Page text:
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Recharge through till : developing a methodology for\ud estimating groundwater recharge with examples from two case\ud studies in East Anglia

By R.J. Marks, A.R. Lawrence, A.J. Humpage and R. Hargreaves


This report describes the results of a desk study to investigate recharge in an area of\ud discontinuous low permeability till in the Waveney catchment. Within the study area the till is\ud absent in the valley of the River Waveney and also in the lower parts of some of the tributary\ud valleys. The study develops a methodology to identify the main recharge areas and make\ud initial estimates of recharge in such hydrogeologically complex areas. Following earlier work\ud on Chalk recharge through till this combined study area was selected to include both the\ud Chalk and the Crag aquifers. It was thought that the difference between these two aquifers\ud may shed further light on the recharge mechanisms through the overlying till.\ud The main outcomes of the study have been:\ud 1. A recharge estimate methodology is devised based on the effective rainfall, the till\ud thickness, estimates of runoff from the till sheet and delimiting the main recharge\ud areas where the till is thin or absent.\ud 2. The infiltration through thick till (>10 m) is low and as a consequence, runoff from the\ud till sheet is large and is potentially a significant component of recharge at the margins\ud of the till sheet. Estimating the quantity of water that may runoff the till sheet is\ud essential when attempting to assess the amount and distribution of groundwater\ud recharge.\ud 3. An important issue, when considering catchment water balances, is the relative\ud proportion of runoff that infiltrates to groundwater at the margins of the till sheet,\ud compared with that which flows directly into the river. It has not been possible in this\ud study to devise a methodology to split these two components. More catchment scale\ud studies are required to evaluate how catchment characteristics influence the infiltration\ud rates.\ud 4. The time-lag between rain falling at the soil surface and recharge arriving at the water\ud table will be relatively short at the margins of the till sheet where the water table is\ud generally shallow. This has important implications for water quality, as widespread\ud changes in land-use are likely to be observed more rapidly in groundwaters at the edge\ud of the sheet than in areas of extensive Chalk-Crag outcrop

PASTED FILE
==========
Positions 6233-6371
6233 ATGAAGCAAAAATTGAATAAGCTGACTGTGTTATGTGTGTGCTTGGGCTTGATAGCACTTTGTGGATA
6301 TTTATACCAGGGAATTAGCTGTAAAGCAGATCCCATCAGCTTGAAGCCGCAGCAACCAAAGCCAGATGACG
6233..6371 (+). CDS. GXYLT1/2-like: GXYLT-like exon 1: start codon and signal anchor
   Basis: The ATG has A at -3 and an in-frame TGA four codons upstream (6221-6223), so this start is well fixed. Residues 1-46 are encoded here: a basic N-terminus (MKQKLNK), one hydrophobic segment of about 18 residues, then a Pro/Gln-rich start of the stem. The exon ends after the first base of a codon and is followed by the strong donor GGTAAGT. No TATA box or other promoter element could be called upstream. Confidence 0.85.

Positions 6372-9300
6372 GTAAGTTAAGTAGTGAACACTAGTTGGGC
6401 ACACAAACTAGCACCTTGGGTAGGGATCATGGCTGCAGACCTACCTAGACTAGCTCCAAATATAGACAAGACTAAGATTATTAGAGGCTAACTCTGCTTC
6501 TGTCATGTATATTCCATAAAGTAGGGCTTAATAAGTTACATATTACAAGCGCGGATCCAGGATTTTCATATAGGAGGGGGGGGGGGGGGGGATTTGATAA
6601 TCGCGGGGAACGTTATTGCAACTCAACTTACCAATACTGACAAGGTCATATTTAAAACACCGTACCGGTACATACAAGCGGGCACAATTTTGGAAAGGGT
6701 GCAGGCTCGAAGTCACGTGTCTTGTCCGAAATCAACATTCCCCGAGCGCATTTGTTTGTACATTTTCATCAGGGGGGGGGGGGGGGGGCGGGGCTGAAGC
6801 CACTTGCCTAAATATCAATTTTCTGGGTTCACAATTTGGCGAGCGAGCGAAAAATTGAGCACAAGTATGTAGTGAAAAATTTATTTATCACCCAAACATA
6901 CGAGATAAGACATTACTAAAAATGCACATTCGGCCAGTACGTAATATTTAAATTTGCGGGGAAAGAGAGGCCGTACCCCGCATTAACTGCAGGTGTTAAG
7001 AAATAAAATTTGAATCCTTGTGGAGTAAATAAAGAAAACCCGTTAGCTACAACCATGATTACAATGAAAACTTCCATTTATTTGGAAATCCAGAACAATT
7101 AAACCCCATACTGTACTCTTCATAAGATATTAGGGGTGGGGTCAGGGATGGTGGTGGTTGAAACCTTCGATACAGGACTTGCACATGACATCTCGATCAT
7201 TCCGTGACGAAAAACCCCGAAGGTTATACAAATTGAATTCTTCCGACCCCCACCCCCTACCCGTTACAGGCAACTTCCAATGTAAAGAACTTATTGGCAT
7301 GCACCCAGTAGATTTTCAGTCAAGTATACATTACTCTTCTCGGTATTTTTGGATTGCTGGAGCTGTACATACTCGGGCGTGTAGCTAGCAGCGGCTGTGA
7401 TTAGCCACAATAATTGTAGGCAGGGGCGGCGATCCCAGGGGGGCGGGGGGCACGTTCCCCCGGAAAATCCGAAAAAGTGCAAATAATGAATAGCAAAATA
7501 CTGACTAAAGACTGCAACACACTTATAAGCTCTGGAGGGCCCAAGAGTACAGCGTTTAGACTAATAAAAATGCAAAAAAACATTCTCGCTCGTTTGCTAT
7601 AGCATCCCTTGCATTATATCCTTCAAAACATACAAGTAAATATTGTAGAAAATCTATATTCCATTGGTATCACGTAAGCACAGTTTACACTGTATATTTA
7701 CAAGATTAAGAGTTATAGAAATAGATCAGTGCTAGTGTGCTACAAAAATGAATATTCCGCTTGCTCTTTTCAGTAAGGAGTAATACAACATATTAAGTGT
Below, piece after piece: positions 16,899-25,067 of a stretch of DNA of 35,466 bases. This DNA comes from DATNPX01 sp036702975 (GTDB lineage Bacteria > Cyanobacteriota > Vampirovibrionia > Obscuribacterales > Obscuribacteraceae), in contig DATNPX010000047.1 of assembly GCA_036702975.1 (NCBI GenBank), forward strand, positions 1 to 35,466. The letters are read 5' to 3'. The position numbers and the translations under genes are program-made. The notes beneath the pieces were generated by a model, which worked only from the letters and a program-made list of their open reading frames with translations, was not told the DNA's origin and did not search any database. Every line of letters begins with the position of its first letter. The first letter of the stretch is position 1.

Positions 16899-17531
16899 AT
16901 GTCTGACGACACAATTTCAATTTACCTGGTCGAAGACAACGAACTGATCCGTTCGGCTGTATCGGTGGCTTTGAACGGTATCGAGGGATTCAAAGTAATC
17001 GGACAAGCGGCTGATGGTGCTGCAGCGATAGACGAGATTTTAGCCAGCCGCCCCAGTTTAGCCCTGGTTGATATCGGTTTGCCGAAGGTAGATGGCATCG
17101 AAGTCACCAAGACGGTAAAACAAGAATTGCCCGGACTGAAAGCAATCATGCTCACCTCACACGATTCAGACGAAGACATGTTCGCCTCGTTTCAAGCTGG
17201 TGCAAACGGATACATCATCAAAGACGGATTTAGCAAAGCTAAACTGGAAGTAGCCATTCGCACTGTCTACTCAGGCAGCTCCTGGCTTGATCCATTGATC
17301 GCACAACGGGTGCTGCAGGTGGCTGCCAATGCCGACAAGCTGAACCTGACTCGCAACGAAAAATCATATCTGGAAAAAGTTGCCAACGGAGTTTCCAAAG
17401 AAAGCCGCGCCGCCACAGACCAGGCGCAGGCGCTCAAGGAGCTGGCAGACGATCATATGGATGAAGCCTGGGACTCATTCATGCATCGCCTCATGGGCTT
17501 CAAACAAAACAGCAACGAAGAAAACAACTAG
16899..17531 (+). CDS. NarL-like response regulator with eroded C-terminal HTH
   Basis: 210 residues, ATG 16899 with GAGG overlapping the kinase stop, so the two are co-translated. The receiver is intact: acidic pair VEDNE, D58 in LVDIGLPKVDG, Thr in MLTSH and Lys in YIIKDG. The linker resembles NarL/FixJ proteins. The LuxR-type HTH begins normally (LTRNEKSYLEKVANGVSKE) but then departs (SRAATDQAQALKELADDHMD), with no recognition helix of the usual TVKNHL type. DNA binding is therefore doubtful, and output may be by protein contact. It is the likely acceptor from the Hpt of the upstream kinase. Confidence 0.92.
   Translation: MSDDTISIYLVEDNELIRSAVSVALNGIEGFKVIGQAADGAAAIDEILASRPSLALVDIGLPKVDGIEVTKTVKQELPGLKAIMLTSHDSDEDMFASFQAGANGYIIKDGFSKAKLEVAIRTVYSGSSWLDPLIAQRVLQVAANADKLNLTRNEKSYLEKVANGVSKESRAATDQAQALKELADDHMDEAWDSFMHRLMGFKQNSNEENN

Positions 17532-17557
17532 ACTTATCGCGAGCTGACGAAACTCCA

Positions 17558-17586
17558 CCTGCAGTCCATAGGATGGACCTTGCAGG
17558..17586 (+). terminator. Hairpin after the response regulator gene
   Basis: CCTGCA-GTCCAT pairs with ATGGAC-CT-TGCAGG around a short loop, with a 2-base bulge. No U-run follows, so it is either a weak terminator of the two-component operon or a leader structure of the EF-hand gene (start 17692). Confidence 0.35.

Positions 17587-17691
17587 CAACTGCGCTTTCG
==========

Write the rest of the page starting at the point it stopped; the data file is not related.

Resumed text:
Publisher: British Geological Survey
Year: 2004
OAI identifier:

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